Hong Kong families form peaceful human chains ahead of airport protest

Protesters light up their smartphones as they form a human chain during a rally to call for political reforms in Hong Kong's Central district, China, August 23, 2019. REUTERS/Kai Pfaffenbach

By Jessie Pang and Felix Tam

HONG KONG (Reuters) – Thousands of chanting Hong Kong protesters joined hands to form human chains on Friday in a peaceful protest, with almost three months of anti-government demonstrations showing no sign of let-up across the Chinese-ruled territory.

Demonstrators, families young and old, some people masked, some using hand wipes to stay clean, linked hands across different districts as others held up banners thanking overseas nations for supporting “freedom and democracy” in Hong Kong.

Their move echoed one on Aug. 23, 1989, when an estimated 2 million people joined arms across the three Baltic states in a protest against Soviet rule that became known as the “Baltic Way” or “Baltic Chain”.

“I joined the Hong Kong Way because it’s peaceful,” said protester Peter Cheung, 27. “This is the 30th anniversary of the Baltic Way. I hope there will be a bigger chance to make an international noise.”

The protest, which included dozens shining lights from the top of Kowloon’s Lion Rock, visible from the main island of Hong Kong, showed the apparent defiance of Hong Kong people after warnings from Communist Party leaders in Beijing and Hong Kong leader Carrie Lam about violence.

Police presence was thin and the protest ended promptly at 9 p.m. (1300 GMT).

But protesters are also planning a “stress test” of the airport this weekend and some, wearing their traditional black garb, were making their way from the nearby suburban town of Tung Chung on Friday night.

The protests, triggered by a now-suspended bill that would have allowed extraditions to China, have plunged the former British colony into its worst crisis since its return to China in 1997 and pose a major challenge for Beijing.

The unrest has widened into calls for greater freedom, fueled by worries about the erosion of rights guaranteed under a “one country, two systems” formula, adopted after the 1997 handover, such as an independent judiciary and the right to protest.

The airport, reached by a gleaming suspension bridge carrying both rail and road traffic, was forced to close last week when protesters, barricading passageways with luggage trolleys, metal barriers and other objects, clashed with police.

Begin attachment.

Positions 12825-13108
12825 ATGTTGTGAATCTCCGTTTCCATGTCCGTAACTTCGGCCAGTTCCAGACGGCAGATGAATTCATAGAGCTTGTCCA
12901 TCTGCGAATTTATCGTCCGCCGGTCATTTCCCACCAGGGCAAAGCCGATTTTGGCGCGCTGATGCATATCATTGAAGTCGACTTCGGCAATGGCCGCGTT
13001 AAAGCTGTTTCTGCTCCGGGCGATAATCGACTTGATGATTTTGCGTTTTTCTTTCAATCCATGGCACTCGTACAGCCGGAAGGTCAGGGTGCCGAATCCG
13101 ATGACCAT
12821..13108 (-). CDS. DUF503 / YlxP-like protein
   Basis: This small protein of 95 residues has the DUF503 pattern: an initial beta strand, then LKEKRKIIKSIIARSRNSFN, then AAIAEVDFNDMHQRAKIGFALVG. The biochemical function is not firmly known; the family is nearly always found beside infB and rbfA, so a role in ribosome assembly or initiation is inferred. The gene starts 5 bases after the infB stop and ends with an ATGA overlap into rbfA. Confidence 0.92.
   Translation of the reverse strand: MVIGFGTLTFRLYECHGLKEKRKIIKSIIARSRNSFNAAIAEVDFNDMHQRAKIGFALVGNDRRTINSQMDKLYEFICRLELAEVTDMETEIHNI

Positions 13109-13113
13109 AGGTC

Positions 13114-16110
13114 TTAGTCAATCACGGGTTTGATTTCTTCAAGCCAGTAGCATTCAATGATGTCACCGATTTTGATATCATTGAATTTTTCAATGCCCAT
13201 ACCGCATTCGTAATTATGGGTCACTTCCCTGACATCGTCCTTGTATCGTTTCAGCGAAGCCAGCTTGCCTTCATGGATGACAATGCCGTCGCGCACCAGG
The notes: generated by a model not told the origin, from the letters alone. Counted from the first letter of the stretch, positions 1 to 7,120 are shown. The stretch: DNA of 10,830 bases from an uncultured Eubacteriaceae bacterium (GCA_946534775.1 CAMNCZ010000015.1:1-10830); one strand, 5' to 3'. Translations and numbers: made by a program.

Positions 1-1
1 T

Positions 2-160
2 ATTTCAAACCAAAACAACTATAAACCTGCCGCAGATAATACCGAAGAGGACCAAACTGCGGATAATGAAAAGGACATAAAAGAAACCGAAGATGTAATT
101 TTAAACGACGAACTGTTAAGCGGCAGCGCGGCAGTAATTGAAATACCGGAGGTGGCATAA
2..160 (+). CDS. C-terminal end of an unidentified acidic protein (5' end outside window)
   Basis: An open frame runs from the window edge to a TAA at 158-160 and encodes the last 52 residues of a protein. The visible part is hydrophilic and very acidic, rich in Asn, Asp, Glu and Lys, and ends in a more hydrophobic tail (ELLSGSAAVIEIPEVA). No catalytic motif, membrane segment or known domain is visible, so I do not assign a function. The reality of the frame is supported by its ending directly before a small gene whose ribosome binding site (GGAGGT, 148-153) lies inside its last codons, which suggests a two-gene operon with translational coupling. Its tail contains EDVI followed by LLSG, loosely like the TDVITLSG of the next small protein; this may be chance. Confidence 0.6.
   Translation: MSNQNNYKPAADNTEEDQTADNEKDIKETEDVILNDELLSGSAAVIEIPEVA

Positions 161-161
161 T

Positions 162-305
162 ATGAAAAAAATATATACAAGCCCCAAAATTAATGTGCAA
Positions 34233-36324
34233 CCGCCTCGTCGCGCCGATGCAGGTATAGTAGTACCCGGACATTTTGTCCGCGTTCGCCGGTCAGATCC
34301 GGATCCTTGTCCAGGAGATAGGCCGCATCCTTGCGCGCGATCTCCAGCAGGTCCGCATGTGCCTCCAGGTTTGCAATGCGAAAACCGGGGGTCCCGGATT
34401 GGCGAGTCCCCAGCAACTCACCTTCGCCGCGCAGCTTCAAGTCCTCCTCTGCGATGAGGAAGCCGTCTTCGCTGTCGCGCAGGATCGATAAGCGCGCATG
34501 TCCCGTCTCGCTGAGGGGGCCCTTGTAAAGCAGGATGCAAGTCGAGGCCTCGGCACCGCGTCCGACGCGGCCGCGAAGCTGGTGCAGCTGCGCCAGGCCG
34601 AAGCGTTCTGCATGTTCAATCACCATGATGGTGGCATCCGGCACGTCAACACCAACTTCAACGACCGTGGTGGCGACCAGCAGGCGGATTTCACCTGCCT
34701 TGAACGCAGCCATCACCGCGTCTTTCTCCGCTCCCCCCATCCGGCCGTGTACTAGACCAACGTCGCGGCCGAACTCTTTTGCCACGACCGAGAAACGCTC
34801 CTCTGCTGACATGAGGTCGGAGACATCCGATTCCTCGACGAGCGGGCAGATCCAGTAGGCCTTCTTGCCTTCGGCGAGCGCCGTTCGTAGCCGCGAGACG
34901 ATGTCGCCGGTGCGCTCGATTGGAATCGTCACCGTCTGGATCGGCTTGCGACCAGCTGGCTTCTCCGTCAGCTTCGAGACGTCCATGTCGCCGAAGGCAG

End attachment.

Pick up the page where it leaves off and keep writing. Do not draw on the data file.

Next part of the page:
China’s Hong Kong affairs office condemned the mayhem as “near-terrorist acts”.

“Go to the airport by different means, including MTR, airport bus, taxi, bike and private car to increase pressure on airport transport,” protest organizers wrote online on Friday.

The Airport Authority published a half-page notice in newspapers urging young people to “love Hong Kong” and said it opposed acts that blocked the airport, adding that it would keep working to maintain smooth operations.

Hong Kong’s high court extended an order restricting protests at the airport. Some activists had apologized for last week’s airport turmoil.

The Canadian consulate said it had suspended travel to mainland China for local staff, just days after a Chinese employee of the city’s British consulate was confirmed to have been detained in China.

Beijing has said that Simon Cheng, the consulate employee, was detained in the border city of Shenzhen neighboring Hong Kong. It has accused Britain and other Western countries of meddling in its affairs in Hong Kong.

Canada’s latest travel advisory on Thursday warned of reports of increased screening of travelers’ digital devices at border crossings between mainland China and Hong Kong.

“HIDDEN AIM”

Chinese foreign ministry spokesman Geng Shuang said Canada’s decision not to allow local staff to visit the mainland was one for Canada, which it respected. If people came to China and followed the law, they would have no problems, he told a daily news briefing.

“But if you have a hidden aim, and are hatching a sinister plot, then I fear in China you need to be in a state of apprehension and extra careful.”

The Foreign Correspondents’ Club of China said it had received multiple reports of Chinese border officials detaining journalists and searching their digital devices when traveling between the mainland and Hong Kong.

The protests are taking a toll on Hong Kong’s economy and tourism, with the special administrative region on the cusp of its first recession in a decade.

Transport Secretary Frank Chan said airport passenger volume from Aug. 1 to Aug. 21 was down 11% from the same period last year, with cargo volume down 14%.

Commerce Secretary Edward Yau said visitor arrivals started to fall in mid-July. For Aug. 15 to Aug. 20, arrivals were down 49.6% on the corresponding 2018 period.

“It was the fastest and steepest drop in recent years, and the situation is obviously very worrisome,” he told reporters.

The protests have caused corporate casualties, most dramatically at the Cathay Pacific <0293.HK> airline, amid mounting Chinese scrutiny of the involvement of some of its staff in protests.

Cathay confirmed on Friday that Rebecca Sy, the head of Cathay Dragon’s Airlines Flight Attendants’ Association, was no longer with the company. Her departure follows the shock resignation of Cathay Chief Executive Rupert Hogg last week.